Week ahead: EPA in crosshairs of federal courts

The Supreme Court will consider arguments Tuesday on the Environmental Protection Agency’s (EPA) cross-state air pollution rule.

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The rule, which aims to cut soot-and-smog-forming power plant emissions that travel across state lines, was struck down last year by the U.S. Court of Appeals for the D.C. Circuit.

That prompted the EPA and other environmental groups to ask for a Supreme Court review of the case.

The green groups say healthier air is at stake with the court’s decision.

“We believe that the D.C. Circuit erred in overturning cross-state rules for 240 million Americans and the cross-state rule is firmly rooted in science,” said Vickie Patton of the Environmental Defense Counsel.

It’s a big week in court for the EPA, as the D.C. Circuit will hear another case on an EPA rule that limits the amount of mercury, arsenic and other substances that can be spewed into the air from power plants.

On Capitol Hill, lawmakers are cramming in as much as they can for their last week in session this year.

The Senate Environment and Public Works Committee will hold an oversight hearing on the EPA’s controversial renewable fuel mandate, which determines the amount of ethanol and other biofuels that refineries must blend into the nation’s fuel supply.

EPA and Energy Department officials are among those set to testify at the Wednesday hearing.

The Senate Energy and Natural Resources Committee will consider nominations for Franklin Orr to be the Department of Energy’s (DOE) undersecretary for science, Jonathan Elkind to be assistant secretary of international affairs for the DOE, Rhea Suh to be assistant secretary of fish and wildlife for the Interior Department, and Tommy Beaudreau to be assistant secretary for policy, management and budget for Interior.

It will also vote on the nominations of Steven Croley to be general counsel for the DOE, Christopher Smith to be an assistant secretary of fossil energy for the DOE and Esther Kia’aina to be an assistant secretary for insular at Interior.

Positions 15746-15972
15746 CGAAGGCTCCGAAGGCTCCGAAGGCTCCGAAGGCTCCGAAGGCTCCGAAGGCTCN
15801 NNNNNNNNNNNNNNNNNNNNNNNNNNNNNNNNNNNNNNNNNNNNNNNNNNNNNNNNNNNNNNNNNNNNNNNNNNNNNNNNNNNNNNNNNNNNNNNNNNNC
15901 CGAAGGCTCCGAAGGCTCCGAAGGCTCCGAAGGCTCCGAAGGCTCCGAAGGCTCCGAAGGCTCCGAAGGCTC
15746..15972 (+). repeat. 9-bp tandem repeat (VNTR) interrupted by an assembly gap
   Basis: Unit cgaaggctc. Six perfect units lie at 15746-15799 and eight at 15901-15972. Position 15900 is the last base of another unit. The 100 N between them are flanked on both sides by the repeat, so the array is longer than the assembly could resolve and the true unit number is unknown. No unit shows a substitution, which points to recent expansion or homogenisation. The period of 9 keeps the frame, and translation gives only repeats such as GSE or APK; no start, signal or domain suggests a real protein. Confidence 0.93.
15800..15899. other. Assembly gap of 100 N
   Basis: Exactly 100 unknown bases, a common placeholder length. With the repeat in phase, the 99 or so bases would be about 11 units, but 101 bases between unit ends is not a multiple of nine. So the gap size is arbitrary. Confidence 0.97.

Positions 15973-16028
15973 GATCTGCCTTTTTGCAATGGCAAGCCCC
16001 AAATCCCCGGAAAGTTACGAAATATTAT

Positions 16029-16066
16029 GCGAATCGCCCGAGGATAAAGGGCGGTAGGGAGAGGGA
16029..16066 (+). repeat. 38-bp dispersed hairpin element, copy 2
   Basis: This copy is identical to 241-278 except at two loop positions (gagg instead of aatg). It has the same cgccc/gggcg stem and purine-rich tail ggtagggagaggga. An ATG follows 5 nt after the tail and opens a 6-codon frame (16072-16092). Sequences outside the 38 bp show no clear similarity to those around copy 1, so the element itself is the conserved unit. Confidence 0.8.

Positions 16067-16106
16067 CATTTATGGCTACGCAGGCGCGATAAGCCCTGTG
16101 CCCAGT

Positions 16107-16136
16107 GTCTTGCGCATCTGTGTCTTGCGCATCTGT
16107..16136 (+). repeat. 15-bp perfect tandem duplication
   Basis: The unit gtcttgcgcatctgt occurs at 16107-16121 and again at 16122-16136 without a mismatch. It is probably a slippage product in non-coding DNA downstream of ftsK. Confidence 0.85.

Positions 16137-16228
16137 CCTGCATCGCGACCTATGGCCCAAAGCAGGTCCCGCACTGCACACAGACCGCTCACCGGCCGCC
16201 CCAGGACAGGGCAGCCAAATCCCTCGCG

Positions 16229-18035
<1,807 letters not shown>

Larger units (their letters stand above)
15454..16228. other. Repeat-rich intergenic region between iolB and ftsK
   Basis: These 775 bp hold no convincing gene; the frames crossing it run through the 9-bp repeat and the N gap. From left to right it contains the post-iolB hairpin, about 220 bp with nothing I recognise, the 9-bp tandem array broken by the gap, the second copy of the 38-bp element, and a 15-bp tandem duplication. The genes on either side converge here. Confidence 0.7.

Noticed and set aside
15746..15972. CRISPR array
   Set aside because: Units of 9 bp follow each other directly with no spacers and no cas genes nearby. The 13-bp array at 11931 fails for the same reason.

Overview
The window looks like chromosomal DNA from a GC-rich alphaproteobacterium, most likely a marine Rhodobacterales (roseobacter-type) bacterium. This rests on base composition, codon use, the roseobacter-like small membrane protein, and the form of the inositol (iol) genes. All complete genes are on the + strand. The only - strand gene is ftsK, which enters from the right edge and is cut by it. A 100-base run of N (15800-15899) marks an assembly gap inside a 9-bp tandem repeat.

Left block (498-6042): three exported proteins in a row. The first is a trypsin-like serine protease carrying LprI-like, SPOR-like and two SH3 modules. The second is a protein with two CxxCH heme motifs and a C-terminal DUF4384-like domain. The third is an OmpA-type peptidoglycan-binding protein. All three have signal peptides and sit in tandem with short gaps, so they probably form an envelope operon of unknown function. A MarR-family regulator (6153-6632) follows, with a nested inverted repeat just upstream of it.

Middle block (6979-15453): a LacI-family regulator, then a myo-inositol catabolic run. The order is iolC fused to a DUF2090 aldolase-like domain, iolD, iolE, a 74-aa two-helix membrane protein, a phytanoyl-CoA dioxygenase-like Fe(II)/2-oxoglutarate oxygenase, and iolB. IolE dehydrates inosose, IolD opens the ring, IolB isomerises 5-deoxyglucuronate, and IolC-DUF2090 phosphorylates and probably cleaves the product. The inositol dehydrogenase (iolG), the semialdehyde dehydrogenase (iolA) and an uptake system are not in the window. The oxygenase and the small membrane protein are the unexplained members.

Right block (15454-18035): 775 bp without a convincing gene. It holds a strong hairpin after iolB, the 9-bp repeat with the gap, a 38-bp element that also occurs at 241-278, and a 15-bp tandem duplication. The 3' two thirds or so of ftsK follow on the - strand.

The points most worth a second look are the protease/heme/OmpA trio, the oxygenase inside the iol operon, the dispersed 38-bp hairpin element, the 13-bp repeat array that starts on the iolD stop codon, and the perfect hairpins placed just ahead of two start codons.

The nominations mark a near reshuffle and turnover of President Obama’s upper brass on energy and environmental issues.

Across the way, the House Energy and Commerce Committee will hold an oversight hearing on Nuclear Regulatory Commission management and whether there is a need for legislative reform.

On Monday, the House Natural Resources Committee will discuss the future of the U.S. and Canada Columbia River Treaty, which has aided 60 years of power generation and flood control, the advisory states.

It will be a busy week off Capitol Hill as well.

On Tuesday, Houston Mayor Annise Parker (D) will discuss the “renaissance” of the country’s oil-and-gas energy industry at a National Press Club luncheon.

Later that day, the Woodrow Wilson Center’s Canada Institute will hold a discussion on a new report that dives into energy exploration in Arctic waters and its implications.

The center will host another talk on Wednesday, which centers on how communities in the U.S. can build resilience to climate change and better prepare for the coming century.

Also on Wednesday, Sen. Ed Markey (D-Mass.) and Reps. Brad Sherman (D-Calif.) and Illeana Ros-Lehtinen (R-Fla.) will talk at a Nonproliferation Policy Education Center discussion on U.S. policy toward nuclear cooperative agreements and whether non-weapons states can produce nuclear fuel.

On Friday, the Center for Strategic and International Studies will look at nuclear energy development plans in China, India and South Korea.